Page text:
Life on Phi Phi Island….
Cycling for… 692 days Pedalling over… 21,239 km Through… 27 countries Currently… in Thailand ! Raised so far… £11,500
This month we’ve visited…..
Since the 22nd March we have been on Phi Phi Island in Thailand and this is where we decided was the best place for us to be stranded whilst the world went on lock down. When all the tourists left Phi Phi Island on the last boat to the mainland we happily waved them goodbye and now we have a tourist free island, just a hand full of locals that live here along with the Sea Gypsies. On the 22nd March we arrived on Phi Phi Island by long tail boat, not long after arriving, all neighbouring countries borders closed and they stopped the boats. Little did we know how long we would be staying on the island for, it’s looking like we’ll be here at least 5 months, but we are not complaining!
What We Eat…..
Fish! There is no shortage of fish here, we are friends with the local fisherman who takes us out on his boat fishing, I am not much help as every time we go out I always suffer from sea sickness and spend the whole day with my head in a bag, lying on the floor of the boat. Chris has become very good at catching fish and cooking them on our campfire. He caught a huge sailfish on his last boat trip out which we shared with our neighbours the Sea Gypsies, we shared a tasty meal of sailfish, rice and a hot chilli dish that they had prepared. A fish this size will give them food for many days they often invite us to their home to show us how they prepare the fish. Fruit! We can get pineapples, passionfruit and many lemons. Other foods like vegetables, rice, noodles and water to drink we have to do a weekly seven mile walk over the mountain to reach the other side of the island through the jungle in the intense heat with many interesting bugs, mosquitoes and we always have a family of monkeys following us. When we reach the other side of the island we collect our supplies but we are limited to what we can carry back as it is quite a challenging hike there and back. Water! There are many water wells dotted over the island where the local people go to have their daily wash and collect their water to do their washing up and laundry.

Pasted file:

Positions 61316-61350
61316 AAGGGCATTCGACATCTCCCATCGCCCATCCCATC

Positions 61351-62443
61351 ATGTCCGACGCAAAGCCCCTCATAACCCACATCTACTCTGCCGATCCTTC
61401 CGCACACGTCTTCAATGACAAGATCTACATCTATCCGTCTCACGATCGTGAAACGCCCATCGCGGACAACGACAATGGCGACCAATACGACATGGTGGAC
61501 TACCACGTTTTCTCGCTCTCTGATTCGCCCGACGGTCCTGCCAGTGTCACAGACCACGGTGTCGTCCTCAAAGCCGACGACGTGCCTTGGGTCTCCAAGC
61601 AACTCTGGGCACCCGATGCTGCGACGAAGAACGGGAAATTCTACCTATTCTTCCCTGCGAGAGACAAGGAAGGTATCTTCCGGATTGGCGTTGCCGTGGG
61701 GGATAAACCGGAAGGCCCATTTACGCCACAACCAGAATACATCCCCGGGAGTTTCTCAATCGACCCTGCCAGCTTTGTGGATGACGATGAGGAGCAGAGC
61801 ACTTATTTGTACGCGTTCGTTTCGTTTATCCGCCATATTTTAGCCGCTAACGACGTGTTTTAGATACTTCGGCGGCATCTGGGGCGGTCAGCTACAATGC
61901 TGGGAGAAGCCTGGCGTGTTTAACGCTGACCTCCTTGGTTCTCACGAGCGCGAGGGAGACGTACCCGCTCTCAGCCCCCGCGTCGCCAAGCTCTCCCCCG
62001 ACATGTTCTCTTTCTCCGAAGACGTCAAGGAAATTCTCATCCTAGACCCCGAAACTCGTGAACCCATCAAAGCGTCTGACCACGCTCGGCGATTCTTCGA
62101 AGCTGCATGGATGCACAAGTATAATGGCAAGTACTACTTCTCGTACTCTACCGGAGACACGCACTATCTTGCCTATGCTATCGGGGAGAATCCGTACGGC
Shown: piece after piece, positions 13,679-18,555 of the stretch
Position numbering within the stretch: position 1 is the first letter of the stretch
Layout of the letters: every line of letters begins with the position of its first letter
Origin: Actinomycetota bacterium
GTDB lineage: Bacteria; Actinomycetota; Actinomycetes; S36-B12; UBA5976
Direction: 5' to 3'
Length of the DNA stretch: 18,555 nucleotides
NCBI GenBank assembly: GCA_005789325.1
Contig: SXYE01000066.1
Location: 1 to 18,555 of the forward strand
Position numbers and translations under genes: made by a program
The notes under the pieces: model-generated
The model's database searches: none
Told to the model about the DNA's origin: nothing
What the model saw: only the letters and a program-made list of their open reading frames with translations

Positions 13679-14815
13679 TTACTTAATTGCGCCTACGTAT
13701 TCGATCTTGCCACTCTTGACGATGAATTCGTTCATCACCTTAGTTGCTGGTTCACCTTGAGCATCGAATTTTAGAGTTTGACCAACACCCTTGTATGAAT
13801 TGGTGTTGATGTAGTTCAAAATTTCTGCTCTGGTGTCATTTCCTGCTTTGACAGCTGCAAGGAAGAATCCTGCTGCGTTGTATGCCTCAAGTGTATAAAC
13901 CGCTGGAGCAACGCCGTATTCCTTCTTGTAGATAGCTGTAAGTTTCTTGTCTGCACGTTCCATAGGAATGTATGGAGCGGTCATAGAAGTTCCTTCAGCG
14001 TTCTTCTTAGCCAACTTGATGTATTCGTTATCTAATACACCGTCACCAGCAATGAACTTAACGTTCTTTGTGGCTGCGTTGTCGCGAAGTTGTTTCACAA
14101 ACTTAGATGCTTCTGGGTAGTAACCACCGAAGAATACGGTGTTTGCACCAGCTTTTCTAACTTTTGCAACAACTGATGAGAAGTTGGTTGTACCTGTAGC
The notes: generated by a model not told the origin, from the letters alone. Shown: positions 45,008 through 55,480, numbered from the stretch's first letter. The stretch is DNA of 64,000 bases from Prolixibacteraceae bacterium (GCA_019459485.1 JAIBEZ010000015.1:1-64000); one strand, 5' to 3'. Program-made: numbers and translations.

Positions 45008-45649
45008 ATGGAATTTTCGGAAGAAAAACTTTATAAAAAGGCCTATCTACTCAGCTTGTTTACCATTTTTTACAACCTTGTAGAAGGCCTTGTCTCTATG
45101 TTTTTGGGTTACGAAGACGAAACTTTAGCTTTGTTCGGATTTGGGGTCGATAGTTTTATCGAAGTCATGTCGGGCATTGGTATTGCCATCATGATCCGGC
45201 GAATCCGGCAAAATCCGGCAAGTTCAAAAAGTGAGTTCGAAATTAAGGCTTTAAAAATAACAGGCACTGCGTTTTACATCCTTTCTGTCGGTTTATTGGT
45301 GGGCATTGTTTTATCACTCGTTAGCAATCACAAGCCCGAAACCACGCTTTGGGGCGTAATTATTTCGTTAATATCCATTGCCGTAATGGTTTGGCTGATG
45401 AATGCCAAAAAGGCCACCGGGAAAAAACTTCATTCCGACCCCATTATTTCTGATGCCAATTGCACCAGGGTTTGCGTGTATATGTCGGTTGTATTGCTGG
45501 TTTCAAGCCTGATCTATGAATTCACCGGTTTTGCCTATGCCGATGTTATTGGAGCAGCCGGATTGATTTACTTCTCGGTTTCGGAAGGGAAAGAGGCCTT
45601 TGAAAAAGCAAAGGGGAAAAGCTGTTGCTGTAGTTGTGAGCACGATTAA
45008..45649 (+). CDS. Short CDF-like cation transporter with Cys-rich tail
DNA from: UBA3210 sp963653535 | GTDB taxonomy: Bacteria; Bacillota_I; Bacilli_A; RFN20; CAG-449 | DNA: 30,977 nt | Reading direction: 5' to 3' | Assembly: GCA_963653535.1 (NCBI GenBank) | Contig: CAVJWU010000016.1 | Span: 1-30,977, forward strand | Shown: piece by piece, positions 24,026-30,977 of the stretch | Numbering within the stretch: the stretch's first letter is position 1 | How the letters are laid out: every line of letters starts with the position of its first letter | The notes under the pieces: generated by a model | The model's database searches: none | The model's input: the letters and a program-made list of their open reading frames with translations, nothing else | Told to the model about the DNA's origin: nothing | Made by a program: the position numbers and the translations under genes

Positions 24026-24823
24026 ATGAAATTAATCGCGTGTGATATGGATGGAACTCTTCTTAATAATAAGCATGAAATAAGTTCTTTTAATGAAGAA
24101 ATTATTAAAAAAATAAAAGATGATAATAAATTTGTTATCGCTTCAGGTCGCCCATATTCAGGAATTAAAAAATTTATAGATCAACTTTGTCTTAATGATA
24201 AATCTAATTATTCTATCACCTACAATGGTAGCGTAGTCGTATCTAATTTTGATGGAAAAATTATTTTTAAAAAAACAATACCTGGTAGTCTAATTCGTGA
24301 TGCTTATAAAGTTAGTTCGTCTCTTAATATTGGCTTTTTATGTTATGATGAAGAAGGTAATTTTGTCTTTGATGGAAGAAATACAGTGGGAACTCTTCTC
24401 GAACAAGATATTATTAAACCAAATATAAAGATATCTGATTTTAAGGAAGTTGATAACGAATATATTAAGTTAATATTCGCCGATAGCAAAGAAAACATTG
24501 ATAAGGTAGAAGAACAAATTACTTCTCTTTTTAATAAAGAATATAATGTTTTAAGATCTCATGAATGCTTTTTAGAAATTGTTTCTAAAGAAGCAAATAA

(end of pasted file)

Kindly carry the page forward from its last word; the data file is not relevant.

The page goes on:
As we cannot cycle our bicycles on the island as there are no roads or anywhere to cycle, we keep ourselves fit by doing our daily run from one end of the small village across the beach and back, we do this in the evening when the sun is going down and the temperature is slightly cooler. The local sea gypsy kindly allows us to use his kayak, so we are planning to once again try to get to Bamboo and Mosquito Island. The locals also do a keep fit class every evening on the beach that I often join in. We also do a lot of snorkelling as the water is so clear a lovely shade of blue and the temperature is like being in a warm bath. There is nobody around so we enjoy the small beach all to ourselves.
On a regular basis when we are at the beach we always collect up the plastic and rubbish that the tide brings in, it is very interesting to see what gets swept to shore and how many different items we find. The majority of the rubbish are plastic bottles – it’s unbelievable to see how many there are scattered all over the beach. People don’t think a small piece of plastic can be harmful. “They say it’s only one straw or one plastic bag”. But it all adds up, millions upon millions, every day.
On one particular day when going back to our beach with our supplies we had bought over from the other side of the island, the tide was in and very high, normally if we time the tides correct I can wade through the water and it’s about waste high but this time it was way above my head. Chris goes first so if the water is above his shoulders I know I will definitely have my head under water. We had lots of supplies with us that we were taking to our beach and could not swim with everything as things would get wet, so I left Chris on the beach with the bags and I swam over to the other side to where our Sea Gypsies live and asked to borrow their kayak which they kindly said yes. I then paddle back over to Chris, we then loaded the kayak with all our bags. Chris swam over to the other side whilst I paddled the kayak over. It is all good fun, keeps us fit and keeps us entertained.
Thoughts and feelings….
We have now been on Phi Phi Island for nearly six weeks we have no complaints as we are in a very unique situation and we are on a paradise island. Now with the Thailand government automatically extending foreigners visas further till the 31st July, that has eased our worries, we now don’t have to try and get to an immigration office which would have been impossible for us to do. We cannot really plan our next move, we know where we were planning on cycling to but now it all depends on what countries open their borders and to which nationality’s. We were continuing to Malaysia and Indonesia but who knows? Our main concern at this time is our Charity, Prevent Breast Cancer, as we realise this is a very difficult time for them as fundraising events are cancelled or postponed and donations are reduced thanks to the Coronavirus outbreak. Cancer doesn’t stop because of Covid-19. People are still being diagnosed. Thank you to all our supporters, your donations and your continued support….
We wish you all well. If you go to our website https://chrisandgabsworldcyclingtour.com you can read our blogs and watch more of our films that Chris spends time filming and producing.